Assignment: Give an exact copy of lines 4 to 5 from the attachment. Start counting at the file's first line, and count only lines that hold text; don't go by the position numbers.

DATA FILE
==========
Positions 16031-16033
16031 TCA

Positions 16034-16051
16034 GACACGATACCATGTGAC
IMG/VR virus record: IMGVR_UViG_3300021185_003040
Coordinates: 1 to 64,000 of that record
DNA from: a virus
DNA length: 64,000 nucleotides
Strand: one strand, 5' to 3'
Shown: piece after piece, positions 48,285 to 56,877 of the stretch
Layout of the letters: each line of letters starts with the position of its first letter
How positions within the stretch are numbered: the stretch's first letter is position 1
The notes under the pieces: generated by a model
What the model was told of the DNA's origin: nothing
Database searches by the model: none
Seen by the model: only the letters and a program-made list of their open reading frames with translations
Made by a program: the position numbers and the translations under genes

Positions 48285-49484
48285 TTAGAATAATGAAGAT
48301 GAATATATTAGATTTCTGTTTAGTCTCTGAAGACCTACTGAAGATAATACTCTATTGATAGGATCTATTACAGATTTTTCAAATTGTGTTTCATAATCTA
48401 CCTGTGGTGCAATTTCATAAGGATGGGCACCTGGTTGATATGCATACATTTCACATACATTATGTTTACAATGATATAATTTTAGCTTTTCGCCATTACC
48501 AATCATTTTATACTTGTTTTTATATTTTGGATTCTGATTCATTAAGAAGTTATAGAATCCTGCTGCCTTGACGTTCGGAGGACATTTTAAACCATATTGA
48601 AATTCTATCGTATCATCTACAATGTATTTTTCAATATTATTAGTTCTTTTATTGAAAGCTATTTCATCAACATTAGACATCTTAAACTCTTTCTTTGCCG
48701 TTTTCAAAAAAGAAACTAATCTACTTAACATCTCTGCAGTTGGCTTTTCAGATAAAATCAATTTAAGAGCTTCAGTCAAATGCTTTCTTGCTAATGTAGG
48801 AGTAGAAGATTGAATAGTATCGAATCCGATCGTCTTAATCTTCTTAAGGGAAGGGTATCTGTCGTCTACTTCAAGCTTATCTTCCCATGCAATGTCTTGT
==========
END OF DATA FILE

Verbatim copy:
16034 GACACGATACCATGTGAC
IMG/VR virus record: IMGVR_UViG_3300021185_003040